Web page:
Place your hands below your bottom ribs. Now, take several slow and deep nasal inhalations. Can you make your diaphragm expand? Think of trying to push your hands away with your breath. If so, you have access to one of your most important running muscles.
One of the keys to improving running ability is to maximize the diaphragm’s efficiency in simultaneously performing breathing activity and postural tasks. When these two functions are in alignment, you should find yourself running with a neutral torso—no back rounding or ribs jutting forward—while supplying sufficient oxygen to your running muscles.
Utilizing this important breathing muscle will give you a distinct advantage over relying solely on your lungs to uptake oxygen, as it performs 75 percent of the work required for respiration when properly functioning.
If you’re improving both your CO2 tolerance and the mechanics of diaphragmatic breathing, there is one more piece to the performance-breathing puzzle to address—the difference between mouth breathing and nasal breathing for peak running performance.
Try It: Lie on your back and place one hand on your chest and the other below your bottom ribs. To exercise the diaphragm, slowly exhale through your nose, prompting an inhalation as a natural response. Concentrate on relaxing the muscles in the chest, neck and abdomen. The hand on your chest should not move as the diaphragm initiates an inhale (if it does, it means secondary breathing muscles are involved). Do a few rounds of this for 2-3 minutes.
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Use Nasal-Only Breathing
Nasal breathing, as opposed to mouth breathing, is a way to dial in your race pace. With a bit of training, your ability to maintain nasal breathing can serve as an indicator of whether you are running at anaerobic or aerobic intensity.
“When we induce nasal breathing, it causes the vasodilation of blood vessels, which increases blood flow to the heart and brain, allowing the body to use oxygen at a better rate,” says Brian Mackenzie, an ultramarathoner, endurance coach and founder of the training program, Power, Speed, Endurance.
Nasal-only breathing is an optimal way to dial in your running pace and remain in control of whether you are in an aerobic or anaerobic state.
For a runner who is well adapted to nasal breathing, the ability to do so with ease is a solid indicator of remaining in a predominantly aerobic state while running. A strong urge to switch to a mouth breathing pattern can serve as a warning that you are approaching your aerobic threshold.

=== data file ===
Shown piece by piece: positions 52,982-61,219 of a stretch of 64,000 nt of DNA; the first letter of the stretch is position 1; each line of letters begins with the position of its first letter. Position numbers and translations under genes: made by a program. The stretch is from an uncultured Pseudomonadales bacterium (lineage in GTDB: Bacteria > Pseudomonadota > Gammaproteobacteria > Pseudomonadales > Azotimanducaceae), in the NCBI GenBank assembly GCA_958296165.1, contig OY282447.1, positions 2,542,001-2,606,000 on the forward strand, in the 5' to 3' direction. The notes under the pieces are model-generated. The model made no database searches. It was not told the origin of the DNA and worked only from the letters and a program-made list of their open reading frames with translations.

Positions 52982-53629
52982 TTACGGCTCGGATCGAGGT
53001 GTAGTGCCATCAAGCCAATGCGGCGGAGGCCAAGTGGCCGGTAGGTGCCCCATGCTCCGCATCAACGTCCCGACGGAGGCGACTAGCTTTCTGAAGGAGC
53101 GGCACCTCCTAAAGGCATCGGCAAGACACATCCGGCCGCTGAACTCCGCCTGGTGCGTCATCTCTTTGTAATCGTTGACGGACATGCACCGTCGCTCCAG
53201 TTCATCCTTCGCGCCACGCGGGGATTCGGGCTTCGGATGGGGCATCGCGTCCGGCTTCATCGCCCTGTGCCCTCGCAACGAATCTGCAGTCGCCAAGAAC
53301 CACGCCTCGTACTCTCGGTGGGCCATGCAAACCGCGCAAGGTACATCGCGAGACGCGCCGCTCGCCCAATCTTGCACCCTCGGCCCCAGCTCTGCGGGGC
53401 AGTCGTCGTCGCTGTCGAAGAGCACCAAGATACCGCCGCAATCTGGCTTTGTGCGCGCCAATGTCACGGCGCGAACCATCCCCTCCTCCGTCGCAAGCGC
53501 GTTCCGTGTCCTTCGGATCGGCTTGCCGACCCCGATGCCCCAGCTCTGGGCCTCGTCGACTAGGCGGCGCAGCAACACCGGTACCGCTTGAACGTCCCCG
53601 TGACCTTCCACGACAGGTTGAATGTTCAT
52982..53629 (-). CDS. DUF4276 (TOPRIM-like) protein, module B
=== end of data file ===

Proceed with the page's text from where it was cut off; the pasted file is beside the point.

Making this transition too early in a race results in “gassing out” or, more accurately, not being able to clear metabolic waste such as lactate quickly enough or not being able to generate sufficient ATP for the task at hand.
Nasal breathing may helpful in gauging whether your pace is “dialed in” or whether you are entering an anaerobic state too quickly by speeding out of the gate only to crash and burn later in your run.
“Nasal breathing skills have been instrumental in bringing my running performance to the next level,” says David Grimm, 40, of Freeport, Maine, who recently completed his first 100-mile race with the Vermont 100 Endurance Run. “Focused nasal breathing has not only delivered noticeable aerobic benefits, but it has also become a gauge and throttle to manage my intensity and exertion.”
Try It: At the start of your next run, take a moment to breath in and out completely. Begin to jog at a very easy pace without air in the lungs. Your heart rate will increase and you will feel the urge to breathe in. When that urge becomes stronger, take a breath, and repeat for 2-3 rounds. This drill can help build your tolerance to higher concentrations of CO2.
—David Bidler is an ultramarathoner and performance-breathing coach from Portland, Maine. David owns The Distance Project, a strength-and-conditioning center for trail runners and endurance athletes. Follow him @the_distance_project on Instagram.